When we create our DISC personality tests, our #1 priority is to ensure that the tests we offer are reliable and accurate. In order to make sure that you receive the best possible assessment of your personality style and style blend, we’ve put a great deal of thought, research, and testing into how our DISC questionnaires are constructed. To ensure the highest degree of accuracy possible, our DISC tests use a method known as an “ipsative testing.”
So, what is ipsative testing, and why do we use it?
Let’s start with a general overview of ipsative testing. An easy way to think of ipsative testing is as a “forced choice” model. This means that we offer you a list of choices to pick from, and you select the best option.
That means, when you take our DISC tests, you’ll see questions phrased like this:
As a contrast, an alternative model of testing is called “normative” testing. A normative test is a “sliding scale” model, where test-takers are asked to rank their responses based on degree of personal preference. An example of a normative question would be:
Over time, there has been much debate over the value of ipsative vs. normative testing. Research done by PeopleKeys and many other outside agencies suggests that personality testing done with an ipsative model is more reliable and effective. Primarily, ipsative testing is preferred because ipsative tests do not encourage “faking.”
Although it might seem odd to consider faking your answers on a personality test, consider this scenario:
Imagine that you are given a normative questionnaire by a potential employer and asked to rank the degree to which you are self-motivated (as in the normative question example above). In this question, it’s fairly obvious that the higher the degree of self-motivation you choose for yourself, the more favorably you would be looked upon by your employer. Self-motivation is a desirable trait. Therefore, when taking the test you might be incentivized to rank yourself higher on self-motivation than you might actually measure in reality.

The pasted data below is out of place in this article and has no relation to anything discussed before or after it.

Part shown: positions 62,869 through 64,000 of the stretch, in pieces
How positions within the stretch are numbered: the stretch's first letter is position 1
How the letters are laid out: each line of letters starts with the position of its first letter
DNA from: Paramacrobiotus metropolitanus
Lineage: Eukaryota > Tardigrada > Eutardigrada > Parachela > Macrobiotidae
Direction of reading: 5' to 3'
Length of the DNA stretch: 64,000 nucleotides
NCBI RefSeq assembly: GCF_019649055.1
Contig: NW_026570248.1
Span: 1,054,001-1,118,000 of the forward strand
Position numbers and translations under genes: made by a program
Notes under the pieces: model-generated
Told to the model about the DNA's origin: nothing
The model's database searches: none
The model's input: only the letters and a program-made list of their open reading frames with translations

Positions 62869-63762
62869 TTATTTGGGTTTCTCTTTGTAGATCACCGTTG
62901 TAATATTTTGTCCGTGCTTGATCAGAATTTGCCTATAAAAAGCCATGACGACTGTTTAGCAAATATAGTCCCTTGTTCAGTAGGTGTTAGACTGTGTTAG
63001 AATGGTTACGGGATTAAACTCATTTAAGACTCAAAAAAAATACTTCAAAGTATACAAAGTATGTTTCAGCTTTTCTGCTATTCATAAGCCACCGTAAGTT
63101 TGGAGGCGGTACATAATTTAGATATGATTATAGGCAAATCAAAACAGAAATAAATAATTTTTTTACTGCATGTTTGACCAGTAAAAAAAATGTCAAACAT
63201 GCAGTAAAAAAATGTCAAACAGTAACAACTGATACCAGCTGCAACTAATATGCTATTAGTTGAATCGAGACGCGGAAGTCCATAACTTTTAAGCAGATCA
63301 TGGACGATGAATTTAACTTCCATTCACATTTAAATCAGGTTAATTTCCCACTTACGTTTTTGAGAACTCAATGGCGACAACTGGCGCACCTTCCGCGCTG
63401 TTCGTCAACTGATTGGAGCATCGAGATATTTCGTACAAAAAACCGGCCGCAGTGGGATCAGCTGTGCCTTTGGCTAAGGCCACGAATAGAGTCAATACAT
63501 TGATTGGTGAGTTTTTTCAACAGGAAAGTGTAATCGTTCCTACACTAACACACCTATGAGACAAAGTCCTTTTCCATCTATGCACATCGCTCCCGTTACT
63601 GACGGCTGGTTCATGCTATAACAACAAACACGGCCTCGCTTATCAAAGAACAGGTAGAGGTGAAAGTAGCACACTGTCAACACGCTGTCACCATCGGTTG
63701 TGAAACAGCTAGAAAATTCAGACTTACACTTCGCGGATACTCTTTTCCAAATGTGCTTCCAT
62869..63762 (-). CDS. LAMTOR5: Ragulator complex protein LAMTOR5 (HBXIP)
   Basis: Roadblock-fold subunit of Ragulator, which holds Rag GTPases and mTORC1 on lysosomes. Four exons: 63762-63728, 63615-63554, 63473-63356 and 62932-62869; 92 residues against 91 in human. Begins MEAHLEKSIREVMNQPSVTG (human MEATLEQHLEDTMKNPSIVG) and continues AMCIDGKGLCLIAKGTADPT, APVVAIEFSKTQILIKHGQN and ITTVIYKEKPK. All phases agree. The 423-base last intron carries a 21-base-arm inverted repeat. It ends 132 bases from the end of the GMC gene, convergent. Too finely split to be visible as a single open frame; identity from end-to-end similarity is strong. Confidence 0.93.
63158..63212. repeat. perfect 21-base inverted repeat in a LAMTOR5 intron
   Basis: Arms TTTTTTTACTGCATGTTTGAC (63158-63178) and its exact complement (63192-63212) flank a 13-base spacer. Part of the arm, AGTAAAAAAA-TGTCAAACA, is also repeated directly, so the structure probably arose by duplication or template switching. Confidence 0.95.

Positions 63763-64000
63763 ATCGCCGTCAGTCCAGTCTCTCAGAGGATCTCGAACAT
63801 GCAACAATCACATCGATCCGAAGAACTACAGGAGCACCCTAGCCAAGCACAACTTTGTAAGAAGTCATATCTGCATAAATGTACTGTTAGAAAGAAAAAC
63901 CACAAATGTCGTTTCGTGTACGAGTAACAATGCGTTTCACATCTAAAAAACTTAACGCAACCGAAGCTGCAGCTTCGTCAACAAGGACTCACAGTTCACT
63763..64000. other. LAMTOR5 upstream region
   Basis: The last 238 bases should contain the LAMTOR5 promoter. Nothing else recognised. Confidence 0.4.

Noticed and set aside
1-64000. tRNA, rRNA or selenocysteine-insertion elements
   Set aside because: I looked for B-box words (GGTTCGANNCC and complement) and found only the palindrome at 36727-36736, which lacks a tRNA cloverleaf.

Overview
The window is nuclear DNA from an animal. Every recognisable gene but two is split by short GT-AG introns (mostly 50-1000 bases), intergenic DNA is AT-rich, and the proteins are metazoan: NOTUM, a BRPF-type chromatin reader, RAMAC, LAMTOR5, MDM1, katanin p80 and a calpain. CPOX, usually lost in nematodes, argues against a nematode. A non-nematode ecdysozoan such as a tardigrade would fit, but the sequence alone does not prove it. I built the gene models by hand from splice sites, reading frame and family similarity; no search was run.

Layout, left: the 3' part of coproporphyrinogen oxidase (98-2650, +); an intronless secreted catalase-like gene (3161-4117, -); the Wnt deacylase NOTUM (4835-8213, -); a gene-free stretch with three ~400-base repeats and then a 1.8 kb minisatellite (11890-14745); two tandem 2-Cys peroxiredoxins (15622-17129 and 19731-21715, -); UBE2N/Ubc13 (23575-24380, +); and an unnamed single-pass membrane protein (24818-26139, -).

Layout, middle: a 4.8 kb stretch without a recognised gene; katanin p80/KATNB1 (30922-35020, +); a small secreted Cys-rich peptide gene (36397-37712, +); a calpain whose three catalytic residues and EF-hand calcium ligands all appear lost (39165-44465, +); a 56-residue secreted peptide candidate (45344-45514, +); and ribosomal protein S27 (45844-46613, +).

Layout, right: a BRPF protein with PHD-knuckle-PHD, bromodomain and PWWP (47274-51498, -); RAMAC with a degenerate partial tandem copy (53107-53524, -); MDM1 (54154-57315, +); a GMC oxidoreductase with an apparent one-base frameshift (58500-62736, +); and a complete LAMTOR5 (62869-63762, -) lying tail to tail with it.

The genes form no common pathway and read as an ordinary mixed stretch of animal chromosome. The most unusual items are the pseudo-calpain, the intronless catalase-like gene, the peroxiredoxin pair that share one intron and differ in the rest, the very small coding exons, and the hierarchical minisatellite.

“Desirable” traits are often easy to spot in normative tests. And knowing that your results will eventually be compared against results of other test-takers (comparing test results between users to form a “bell curve” is another hallmark of normative tests, one not used in ipsative testing), may encourage falsifying results to make yourself look better.
When it comes to personality tests, ipsative tests don’t stack the deck in the way that normative tests often do. With an ipsative test, you simply identify statements that are “most accurate” and “least accurate” in terms of everyday behavior. All of the options are equally positive, just different ways of expressing personality. In an office environment, is it better to be sociable? Optimistic? Analytical? A peacemaker? You can see by looking at the ipsative question that it’s easier to be honest, since the personality traits are all beneficial.
That kind of honesty is important to encourage, especially in personality testing. Personality types are different from each other, each with their own set of unique strengths. Finding ways for different personality types to succeed in a given environment is the goal of DISC. The more accurately we can pinpoint your personality style blend, the better.
In addition, the binary forced-choice system of ipsative testing is thought to more closely mirror the way that we actually think about ourselves. This makes the test-taking experience fun, easy, and far less frustrating than attempting to impose an artificial sliding scale onto your personality traits.
There are more complexities to the differences between ipsative and normative testing, and mountains of research to be digested. But, we hope this gives you a bit of insight into the choices we make when we construct our tests. Behavioral analysis is a field guided and informed by science, and the choices we make are all done with the goal of producing the best testing instrument possible.
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